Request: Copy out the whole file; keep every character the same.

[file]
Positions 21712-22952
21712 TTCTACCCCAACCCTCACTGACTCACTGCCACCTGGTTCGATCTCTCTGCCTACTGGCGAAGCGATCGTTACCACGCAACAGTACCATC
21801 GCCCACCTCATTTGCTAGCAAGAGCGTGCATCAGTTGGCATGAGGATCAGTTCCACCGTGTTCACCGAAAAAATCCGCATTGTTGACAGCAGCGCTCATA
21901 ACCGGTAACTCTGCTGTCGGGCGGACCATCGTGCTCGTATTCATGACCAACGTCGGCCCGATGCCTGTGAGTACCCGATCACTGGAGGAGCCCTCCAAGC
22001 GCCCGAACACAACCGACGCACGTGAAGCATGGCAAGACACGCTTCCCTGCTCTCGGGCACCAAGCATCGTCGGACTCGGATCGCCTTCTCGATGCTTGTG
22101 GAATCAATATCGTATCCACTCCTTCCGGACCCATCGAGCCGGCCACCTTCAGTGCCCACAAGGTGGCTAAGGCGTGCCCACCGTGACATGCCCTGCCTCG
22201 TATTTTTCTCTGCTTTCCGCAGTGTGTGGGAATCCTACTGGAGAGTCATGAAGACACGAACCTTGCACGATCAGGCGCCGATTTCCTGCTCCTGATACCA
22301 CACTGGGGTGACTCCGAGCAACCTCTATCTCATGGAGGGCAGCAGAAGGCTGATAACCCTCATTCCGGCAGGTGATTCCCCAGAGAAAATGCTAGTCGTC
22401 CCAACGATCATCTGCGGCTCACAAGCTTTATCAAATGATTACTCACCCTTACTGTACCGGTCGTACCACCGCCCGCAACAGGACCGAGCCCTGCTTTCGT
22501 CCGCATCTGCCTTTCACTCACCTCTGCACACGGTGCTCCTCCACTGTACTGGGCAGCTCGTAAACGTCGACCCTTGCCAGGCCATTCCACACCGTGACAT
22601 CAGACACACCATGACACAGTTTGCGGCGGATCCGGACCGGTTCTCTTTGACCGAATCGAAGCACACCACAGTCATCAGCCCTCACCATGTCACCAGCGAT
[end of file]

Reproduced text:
Positions 21712-22952
21712 TTCTACCCCAACCCTCACTGACTCACTGCCACCTGGTTCGATCTCTCTGCCTACTGGCGAAGCGATCGTTACCACGCAACAGTACCATC
21801 GCCCACCTCATTTGCTAGCAAGAGCGTGCATCAGTTGGCATGAGGATCAGTTCCACCGTGTTCACCGAAAAAATCCGCATTGTTGACAGCAGCGCTCATA
21901 ACCGGTAACTCTGCTGTCGGGCGGACCATCGTGCTCGTATTCATGACCAACGTCGGCCCGATGCCTGTGAGTACCCGATCACTGGAGGAGCCCTCCAAGC
22001 GCCCGAACACAACCGACGCACGTGAAGCATGGCAAGACACGCTTCCCTGCTCTCGGGCACCAAGCATCGTCGGACTCGGATCGCCTTCTCGATGCTTGTG
22101 GAATCAATATCGTATCCACTCCTTCCGGACCCATCGAGCCGGCCACCTTCAGTGCCCACAAGGTGGCTAAGGCGTGCCCACCGTGACATGCCCTGCCTCG
22201 TATTTTTCTCTGCTTTCCGCAGTGTGTGGGAATCCTACTGGAGAGTCATGAAGACACGAACCTTGCACGATCAGGCGCCGATTTCCTGCTCCTGATACCA
22301 CACTGGGGTGACTCCGAGCAACCTCTATCTCATGGAGGGCAGCAGAAGGCTGATAACCCTCATTCCGGCAGGTGATTCCCCAGAGAAAATGCTAGTCGTC
22401 CCAACGATCATCTGCGGCTCACAAGCTTTATCAAATGATTACTCACCCTTACTGTACCGGTCGTACCACCGCCCGCAACAGGACCGAGCCCTGCTTTCGT
22501 CCGCATCTGCCTTTCACTCACCTCTGCACACGGTGCTCCTCCACTGTACTGGGCAGCTCGTAAACGTCGACCCTTGCCAGGCCATTCCACACCGTGACAT
22601 CAGACACACCATGACACAGTTTGCGGCGGATCCGGACCGGTTCTCTTTGACCGAATCGAAGCACACCACAGTCATCAGCCCTCACCATGTCACCAGCGAT